If you are so moved, please consider supporting this amazing ministry.
This summer two of my Franciscan brothers are visiting the great cathedrals of baseball, the major league stadiums, in a modern day version of the friars moving among the people. They will be attending games in their habits and meeting the world where the world meets. Along the way they are giving talks, celebrating Mass and witnessing to an evangelical life. Learn more and find out if they are coming to a city near you! And explore the connection between Baseball and Catholicism.
The Franciscan Bernardino of Siena, OFM, (sometimes Bernardine) was an Italian priest, missionary, and a Catholic saint. He is most noted for his preaching and evangelizing the people of Italy during the 15th century, sometimes being called “the Apostle of Italy” for his efforts to revive the country’s Catholic faith. His great oratorical skills and persuasiveness are the reason he is the patron saint of advertisers and advertising. Today is his feast day.
St. Bernardino’s popular preaching and missions had their own banner, the letters “IHS” on the background of a blazing sun. The IHS Christogram is often interpreted as meaning Iesus Hominum Salvator (“Jesus, Savior of men” in Latin) and is associated with the Feast of the Holy Name of Jesus. Continue reading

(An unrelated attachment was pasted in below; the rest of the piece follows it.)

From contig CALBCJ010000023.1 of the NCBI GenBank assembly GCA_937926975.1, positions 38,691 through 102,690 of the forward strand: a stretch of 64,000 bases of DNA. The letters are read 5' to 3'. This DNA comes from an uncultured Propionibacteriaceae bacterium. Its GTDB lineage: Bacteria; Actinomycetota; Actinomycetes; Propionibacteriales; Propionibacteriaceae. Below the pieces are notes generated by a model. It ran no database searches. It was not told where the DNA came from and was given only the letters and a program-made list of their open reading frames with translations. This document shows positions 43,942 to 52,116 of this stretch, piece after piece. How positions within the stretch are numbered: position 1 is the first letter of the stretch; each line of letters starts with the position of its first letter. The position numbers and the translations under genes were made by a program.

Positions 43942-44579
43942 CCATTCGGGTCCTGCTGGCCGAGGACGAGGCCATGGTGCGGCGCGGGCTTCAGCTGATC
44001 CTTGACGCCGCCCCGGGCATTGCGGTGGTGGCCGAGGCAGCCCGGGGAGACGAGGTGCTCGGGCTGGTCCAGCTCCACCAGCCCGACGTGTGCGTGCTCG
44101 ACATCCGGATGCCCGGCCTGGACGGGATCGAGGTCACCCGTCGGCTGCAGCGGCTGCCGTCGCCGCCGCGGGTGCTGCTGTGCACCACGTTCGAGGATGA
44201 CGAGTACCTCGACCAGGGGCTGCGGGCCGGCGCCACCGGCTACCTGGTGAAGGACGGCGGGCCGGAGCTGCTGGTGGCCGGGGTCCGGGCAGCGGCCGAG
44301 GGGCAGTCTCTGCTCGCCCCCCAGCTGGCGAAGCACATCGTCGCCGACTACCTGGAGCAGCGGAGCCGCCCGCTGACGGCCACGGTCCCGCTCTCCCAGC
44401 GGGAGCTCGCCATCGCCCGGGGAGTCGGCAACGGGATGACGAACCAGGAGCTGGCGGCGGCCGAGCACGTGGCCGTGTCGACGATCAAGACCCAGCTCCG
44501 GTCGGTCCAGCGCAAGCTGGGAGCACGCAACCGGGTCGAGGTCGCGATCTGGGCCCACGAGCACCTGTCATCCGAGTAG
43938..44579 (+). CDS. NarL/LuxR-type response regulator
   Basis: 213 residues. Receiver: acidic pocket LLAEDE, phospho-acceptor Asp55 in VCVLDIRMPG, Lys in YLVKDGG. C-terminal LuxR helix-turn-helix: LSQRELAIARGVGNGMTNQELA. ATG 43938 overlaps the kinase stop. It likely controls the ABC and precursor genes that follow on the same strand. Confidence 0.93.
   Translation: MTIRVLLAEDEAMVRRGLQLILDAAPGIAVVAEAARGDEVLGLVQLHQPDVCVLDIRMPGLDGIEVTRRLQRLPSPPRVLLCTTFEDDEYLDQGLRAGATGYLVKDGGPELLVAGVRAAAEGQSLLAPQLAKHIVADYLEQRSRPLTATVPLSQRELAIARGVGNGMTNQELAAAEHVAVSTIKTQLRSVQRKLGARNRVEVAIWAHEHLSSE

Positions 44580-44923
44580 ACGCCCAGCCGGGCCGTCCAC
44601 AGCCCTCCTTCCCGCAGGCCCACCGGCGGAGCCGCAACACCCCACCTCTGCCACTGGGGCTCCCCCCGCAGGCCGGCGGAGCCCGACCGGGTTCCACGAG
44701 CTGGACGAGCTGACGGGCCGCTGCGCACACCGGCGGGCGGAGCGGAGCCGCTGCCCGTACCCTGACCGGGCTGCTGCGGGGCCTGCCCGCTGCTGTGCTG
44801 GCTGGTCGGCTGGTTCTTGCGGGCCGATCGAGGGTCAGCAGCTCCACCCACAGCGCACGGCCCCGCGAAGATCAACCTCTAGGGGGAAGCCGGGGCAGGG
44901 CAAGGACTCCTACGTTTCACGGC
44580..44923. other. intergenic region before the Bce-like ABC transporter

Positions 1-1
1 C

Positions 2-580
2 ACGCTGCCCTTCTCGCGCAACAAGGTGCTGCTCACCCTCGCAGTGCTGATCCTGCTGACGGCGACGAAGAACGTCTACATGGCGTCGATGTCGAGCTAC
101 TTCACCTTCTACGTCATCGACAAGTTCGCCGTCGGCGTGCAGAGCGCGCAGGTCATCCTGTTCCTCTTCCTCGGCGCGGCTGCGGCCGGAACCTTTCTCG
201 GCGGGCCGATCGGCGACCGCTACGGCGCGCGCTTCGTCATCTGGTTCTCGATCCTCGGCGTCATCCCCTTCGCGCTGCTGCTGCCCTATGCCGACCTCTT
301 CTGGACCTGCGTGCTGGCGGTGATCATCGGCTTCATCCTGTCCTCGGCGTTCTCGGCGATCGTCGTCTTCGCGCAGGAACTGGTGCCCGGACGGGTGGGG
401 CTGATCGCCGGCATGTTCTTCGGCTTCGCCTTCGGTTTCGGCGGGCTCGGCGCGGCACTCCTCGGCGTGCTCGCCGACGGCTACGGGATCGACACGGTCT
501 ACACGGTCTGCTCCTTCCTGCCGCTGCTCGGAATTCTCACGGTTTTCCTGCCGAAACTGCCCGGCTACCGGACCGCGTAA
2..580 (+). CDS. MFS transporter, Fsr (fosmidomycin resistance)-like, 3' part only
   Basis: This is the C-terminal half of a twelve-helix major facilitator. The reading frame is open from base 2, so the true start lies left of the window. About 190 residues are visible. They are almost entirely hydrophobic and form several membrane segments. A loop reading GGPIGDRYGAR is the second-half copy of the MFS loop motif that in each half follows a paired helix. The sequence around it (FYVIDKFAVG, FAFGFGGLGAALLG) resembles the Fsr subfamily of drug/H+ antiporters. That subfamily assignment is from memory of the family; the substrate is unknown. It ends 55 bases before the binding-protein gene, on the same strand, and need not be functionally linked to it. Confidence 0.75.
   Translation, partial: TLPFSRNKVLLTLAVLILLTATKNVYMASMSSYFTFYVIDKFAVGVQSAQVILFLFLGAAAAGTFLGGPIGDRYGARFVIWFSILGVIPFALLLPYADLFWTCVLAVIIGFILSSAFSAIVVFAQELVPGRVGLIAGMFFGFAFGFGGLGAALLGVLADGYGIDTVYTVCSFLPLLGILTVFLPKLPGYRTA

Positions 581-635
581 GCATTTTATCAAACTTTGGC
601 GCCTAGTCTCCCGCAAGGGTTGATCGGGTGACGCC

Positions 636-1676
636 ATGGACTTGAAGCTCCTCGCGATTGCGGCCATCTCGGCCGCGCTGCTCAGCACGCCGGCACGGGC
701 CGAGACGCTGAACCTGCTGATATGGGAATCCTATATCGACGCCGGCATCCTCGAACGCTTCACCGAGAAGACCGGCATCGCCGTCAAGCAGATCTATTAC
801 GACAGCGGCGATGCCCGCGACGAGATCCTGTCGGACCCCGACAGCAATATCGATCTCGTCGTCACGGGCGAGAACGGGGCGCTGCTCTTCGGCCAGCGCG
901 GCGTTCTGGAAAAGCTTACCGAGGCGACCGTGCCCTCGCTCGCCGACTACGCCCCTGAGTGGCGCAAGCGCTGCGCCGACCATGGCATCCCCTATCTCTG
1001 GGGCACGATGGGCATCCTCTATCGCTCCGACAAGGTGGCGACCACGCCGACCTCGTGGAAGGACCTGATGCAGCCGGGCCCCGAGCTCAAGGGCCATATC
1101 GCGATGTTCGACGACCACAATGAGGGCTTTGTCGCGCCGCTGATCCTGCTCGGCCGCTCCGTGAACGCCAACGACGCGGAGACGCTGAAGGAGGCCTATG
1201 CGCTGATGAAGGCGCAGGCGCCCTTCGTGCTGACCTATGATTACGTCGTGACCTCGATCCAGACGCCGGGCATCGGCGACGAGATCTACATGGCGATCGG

One of my friends, a mentor of pastoral ministry, was a fully progressive liberal. She married a wonderful man who was as conservative as she was liberal. They reminded me of the famous political couple Mary Matalin and James Carville. My friend and her husband were both widowed, so it was a later-in-life marriage. I think that is worth noting as they entered their loving marriage with their views well cemented into the fabric of the way they thought and responded. Continue reading
This coming Sunday is the 6th Sunday of Easter in lectionary Year C. In yesterday’s post we considered the first of two promises: Jesus (and the Father) come through the Word. Today, let’s consider the second response to the question posed in v.21: through the Paraclete
Perhaps it best not to translate the Greek word paraclete because there are too many possibilities. While the literal meaning of the related verb (parakaleo) means “to call to one’s side,” usually asking the other for help, the noun took on a legal meaning as “helper in court”. Thus we have translations like “counselor,” “advocate,” or “one who speaks for another” as well as the too general translation of “helper”. Continue reading